When we kicked off our annual fund drive for Children's Hospital one year ago. I wrote that it would probably be my last one. In December of 1976 I knew that I had a heart that was running like Jack Benny's 1922 Maxwell, and my male intuition told me that I was starting my last campaign.

It turns out that I was wrong, and I have never in my life been so happy to admit error. The surgeons put a new engine in the Maxwell, and we're about to find out whether it will hold together for one more lap around the track.

Old-time District Liners don't need to be told, but many newcomers arrive in Washington each year, and for their benefit I will explain what we do each Dec. 1 and why we do it.

What we do is solicit funds for Children's Hospital. The reason we do it is that Children's is "the hospital with the built-in-deficit."

When it was chartered more than a century ago, it dedicated itself to the service of indigent children of every race and creed.

No child is ever turned away because of money, or a lack of it. Whether the parents can pay or not, their child is given the same superb treatment and care that any other child would get. The result is a beautiful operating policy, but a hideous operating deficit - a built-in deficit born of a deliberate policy to help those who cannot help themselves.

Last year, area residents did what people have been doing here for more than 100 years. They donated enough money to the hospital to wipe out the annual deficit and give Children's Hospital the green light for another year of service to our children.

A bit more than $175,000 of last year's gifts to the hospital were routed through this column. Many of these contributions were from individuals. Others were from "groups" - sometimes formal organizations, but more often informal or ad hoc groups such as people who work in the same office.

About 30 years ago, an office group decided that it was wasteful for people who see each other every day to send each other holiday greeting cards. Instead of adding to the glut of Christmas mail, these people decided to post one "community card" on their office bulletin board and have everybody in the shop sign it. Then what would otherwise have been spent on intramural cards and postage was sent to me for Children's Hospital.

The idea was a smashing success. Government and private offices all over town immediately borrowed the technique and began raising some astonishing sums of money. Army and Navy installations organized themselves into extremely efficient fund-raisers. Additional help came rolling in from the State Department, Commerce, Agriculture, Interior, Treasury, Justice, retail store personnel, policemen, firefighters, CIA operatives, National Security Agency supersleuths, HEW, Ht D. DOT, NASA, the FBI, the FTC, the ICC, the CAB, the VA, the airlines and a few dozen other groups. And each year the biggest shop in town, C & P Telephone, came through with the biggest gift.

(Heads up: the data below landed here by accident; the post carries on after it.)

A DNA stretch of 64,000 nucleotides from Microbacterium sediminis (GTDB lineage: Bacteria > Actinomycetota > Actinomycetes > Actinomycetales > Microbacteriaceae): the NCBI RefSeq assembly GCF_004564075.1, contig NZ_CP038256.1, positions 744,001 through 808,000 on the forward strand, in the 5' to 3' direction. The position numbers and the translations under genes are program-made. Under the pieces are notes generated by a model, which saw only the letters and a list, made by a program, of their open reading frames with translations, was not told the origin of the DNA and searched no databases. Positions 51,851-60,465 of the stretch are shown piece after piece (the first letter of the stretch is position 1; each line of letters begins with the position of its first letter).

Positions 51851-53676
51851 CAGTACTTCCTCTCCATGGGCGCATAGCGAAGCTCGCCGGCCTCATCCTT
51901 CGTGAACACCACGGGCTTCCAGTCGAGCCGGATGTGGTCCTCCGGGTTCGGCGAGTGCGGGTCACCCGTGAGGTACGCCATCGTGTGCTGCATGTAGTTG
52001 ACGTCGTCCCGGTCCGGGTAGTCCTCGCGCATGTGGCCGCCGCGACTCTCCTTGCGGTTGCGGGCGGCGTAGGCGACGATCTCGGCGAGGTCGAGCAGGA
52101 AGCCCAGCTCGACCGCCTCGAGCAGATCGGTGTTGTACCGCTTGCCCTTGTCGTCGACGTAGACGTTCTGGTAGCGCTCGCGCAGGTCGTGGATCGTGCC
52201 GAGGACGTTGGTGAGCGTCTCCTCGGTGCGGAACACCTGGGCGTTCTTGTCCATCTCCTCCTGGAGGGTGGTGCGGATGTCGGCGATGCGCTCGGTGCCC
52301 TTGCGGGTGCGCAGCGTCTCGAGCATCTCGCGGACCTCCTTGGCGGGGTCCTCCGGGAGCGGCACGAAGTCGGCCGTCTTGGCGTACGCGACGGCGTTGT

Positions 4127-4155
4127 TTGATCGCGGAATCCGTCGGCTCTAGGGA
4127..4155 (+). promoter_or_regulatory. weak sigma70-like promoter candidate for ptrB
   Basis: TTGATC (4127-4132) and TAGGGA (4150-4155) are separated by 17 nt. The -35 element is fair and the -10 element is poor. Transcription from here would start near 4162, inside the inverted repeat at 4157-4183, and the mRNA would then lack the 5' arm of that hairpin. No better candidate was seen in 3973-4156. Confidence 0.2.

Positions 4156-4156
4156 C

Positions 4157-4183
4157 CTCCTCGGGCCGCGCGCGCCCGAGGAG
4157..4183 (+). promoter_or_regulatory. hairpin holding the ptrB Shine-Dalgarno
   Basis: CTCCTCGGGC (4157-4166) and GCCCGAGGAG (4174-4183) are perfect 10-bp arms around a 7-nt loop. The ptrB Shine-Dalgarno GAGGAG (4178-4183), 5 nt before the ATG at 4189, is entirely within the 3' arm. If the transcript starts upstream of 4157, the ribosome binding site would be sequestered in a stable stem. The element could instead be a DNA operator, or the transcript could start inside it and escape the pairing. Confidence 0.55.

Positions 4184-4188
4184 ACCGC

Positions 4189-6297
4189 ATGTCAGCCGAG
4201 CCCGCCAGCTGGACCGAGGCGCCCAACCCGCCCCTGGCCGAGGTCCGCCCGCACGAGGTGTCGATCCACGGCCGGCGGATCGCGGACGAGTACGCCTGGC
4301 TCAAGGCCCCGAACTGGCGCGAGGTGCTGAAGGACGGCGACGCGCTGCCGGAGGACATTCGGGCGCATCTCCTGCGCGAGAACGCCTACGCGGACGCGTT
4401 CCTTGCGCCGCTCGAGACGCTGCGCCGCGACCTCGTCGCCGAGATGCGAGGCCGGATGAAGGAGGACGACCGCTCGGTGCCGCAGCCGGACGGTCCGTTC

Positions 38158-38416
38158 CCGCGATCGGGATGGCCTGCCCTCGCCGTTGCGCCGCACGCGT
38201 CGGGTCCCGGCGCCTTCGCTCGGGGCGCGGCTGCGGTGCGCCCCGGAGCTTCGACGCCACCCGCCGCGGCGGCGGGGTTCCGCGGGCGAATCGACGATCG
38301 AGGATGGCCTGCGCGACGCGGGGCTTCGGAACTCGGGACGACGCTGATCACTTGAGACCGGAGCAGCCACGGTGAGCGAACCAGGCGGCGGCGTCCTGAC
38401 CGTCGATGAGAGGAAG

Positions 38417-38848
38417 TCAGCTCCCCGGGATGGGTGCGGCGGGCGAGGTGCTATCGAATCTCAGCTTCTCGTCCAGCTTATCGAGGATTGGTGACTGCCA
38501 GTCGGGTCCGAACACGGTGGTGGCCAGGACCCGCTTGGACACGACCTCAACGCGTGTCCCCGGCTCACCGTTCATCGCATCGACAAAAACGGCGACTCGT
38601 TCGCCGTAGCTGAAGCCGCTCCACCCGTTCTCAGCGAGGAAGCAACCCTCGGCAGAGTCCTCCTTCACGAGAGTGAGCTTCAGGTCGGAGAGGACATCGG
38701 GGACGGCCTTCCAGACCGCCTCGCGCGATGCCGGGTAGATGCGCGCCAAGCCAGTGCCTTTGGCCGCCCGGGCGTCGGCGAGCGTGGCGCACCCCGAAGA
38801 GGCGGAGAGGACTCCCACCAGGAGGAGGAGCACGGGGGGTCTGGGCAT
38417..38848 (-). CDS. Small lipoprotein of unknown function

Civic and charitable organizations began sending me contributions for the children from their treasuries. Even members of organizations that are disbanding have disposed of their entire treasury balances by sending in the money for the children.

The column's role in all this is merely to issue frequent reports as the money comes in, so that readers will know which groups participated, how much they contributed, and how the money was raised. Not exchanging holiday cards is only one technique. Some groups hold bake sales, some dances, some raffles. In some offices, the coffee fund is emptied of its year-long profits. A few even turn in money that accumulates in their cuss-boxes. Each year, somebody finds a fascinating new way to raise money.

Each campaign report published here records all these activities. At the end of each report, there is also a sentence that notes how many checks have arrived from individuals (who are never identified by name). Then the total from groups is added to the total from individuals, a tally for the day is arrived at, and this sum is added to the previous day's total. Each day, readers know just where the drive stands.

The arithmetic for these reports is done on my cordless abacus, and thus far there have been no errors either in addition or typography. However, my male intuition tells me that this year my winning streak will end and I will make at least one error in addition - and you know how dependable my male intuition is.